Tennis: how to master the mental element.

If you’re a tennis player and you find it difficult to manage your stress, your motivation or your concentration during a match, your state of mind can have a negative effect on your performance and your competitive ranking.  In order to manage the issue more effectively, learn to train to boost your state of mind using these simple techniques.


Rituals and routines ! 

These are small movements and mannerisms that you repeat throughout your training without even noticing.  How can they benefit you?

From a mental point of view, it is important to ensure that your brain is operating under the ideal conditions to allow it to focus on your objectives.  By following a routine, you can give yourself reassurance and confidence because you know that everything is in place to allow you to play the point the way that you want.

How can you find a routine?

During a match or a training session, you will no doubt have experienced moments of extreme concentration where everything went just as you hoped it would.  The idea is utterly simple: to move in exactly the same way as you did during these “dream” phases.

Just like some professional players do, settling into a routine can mean taking tiny, subtle actions (such as adjusting the strings on your racquet or tapping the end of your sleeve) or doing something highly conspicuous (such as repeating certain gestures between each point, or skipping on the spot).  The main thing is to find the action or actions that will keep your concentration on the match.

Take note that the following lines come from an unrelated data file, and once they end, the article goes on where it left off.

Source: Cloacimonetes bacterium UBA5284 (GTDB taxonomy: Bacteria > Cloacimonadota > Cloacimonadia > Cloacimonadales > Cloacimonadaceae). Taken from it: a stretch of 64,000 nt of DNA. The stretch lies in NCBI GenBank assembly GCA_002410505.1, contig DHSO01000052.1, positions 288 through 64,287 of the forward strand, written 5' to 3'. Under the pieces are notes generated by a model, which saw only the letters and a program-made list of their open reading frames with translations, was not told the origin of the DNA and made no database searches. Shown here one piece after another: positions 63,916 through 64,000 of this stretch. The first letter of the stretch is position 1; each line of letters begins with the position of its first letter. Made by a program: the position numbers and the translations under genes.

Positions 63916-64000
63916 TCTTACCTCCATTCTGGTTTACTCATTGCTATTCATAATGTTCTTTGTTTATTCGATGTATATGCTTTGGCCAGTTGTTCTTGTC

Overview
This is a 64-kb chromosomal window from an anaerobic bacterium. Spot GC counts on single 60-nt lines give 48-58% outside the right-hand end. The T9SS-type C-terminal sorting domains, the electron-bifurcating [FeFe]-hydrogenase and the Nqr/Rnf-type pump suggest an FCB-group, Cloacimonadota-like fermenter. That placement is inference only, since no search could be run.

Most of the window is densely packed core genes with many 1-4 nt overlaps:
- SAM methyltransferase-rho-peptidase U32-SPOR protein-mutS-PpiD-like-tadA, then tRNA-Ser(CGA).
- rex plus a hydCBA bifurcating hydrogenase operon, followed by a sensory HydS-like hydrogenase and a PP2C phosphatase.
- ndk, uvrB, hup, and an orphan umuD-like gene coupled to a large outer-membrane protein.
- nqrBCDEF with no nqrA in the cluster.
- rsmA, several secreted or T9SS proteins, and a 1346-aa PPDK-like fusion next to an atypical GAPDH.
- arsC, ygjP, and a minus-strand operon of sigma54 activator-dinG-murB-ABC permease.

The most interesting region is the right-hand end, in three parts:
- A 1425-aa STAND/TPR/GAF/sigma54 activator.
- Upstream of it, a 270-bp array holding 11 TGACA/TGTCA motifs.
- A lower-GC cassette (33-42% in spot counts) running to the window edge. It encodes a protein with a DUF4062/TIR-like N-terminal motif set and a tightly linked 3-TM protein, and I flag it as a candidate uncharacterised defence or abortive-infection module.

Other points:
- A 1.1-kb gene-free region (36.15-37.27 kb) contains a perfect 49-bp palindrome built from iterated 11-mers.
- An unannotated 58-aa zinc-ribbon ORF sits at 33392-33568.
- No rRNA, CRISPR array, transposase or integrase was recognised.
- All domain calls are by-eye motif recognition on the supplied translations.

For example, when serving, you could:

Bounce the ball three times before each service;

Consciously focus on the desired effect.

The three Rs: Relax, Release, and Respire.

Tennis is a sport where body and mind are in a state of constant struggle, and that is why it is important to optimise your mental relaxation and to release tension from your muscles.  By relaxing mentally and releasing tension, your game will benefit overall.

Mental relaxation will build your confidence and make your serves and returns more natural, and will in particular make your goals come more naturally on the court.  This will prevent you from falling back into the “red zone,” where you can no longer reach that relaxed, easy style.

Releasing muscle tension will help with every point that you play.  The more relaxed you are when hitting the ball, the greater the speed and power behind your ball.  Releasing this tension will also ensure that you maintain good timing when hitting the ball.  It’s worth mentioning that you can’t release tension just in the upper body; effective footwork involves proper muscle tone and lightness on your feet as well as a relaxed upper body.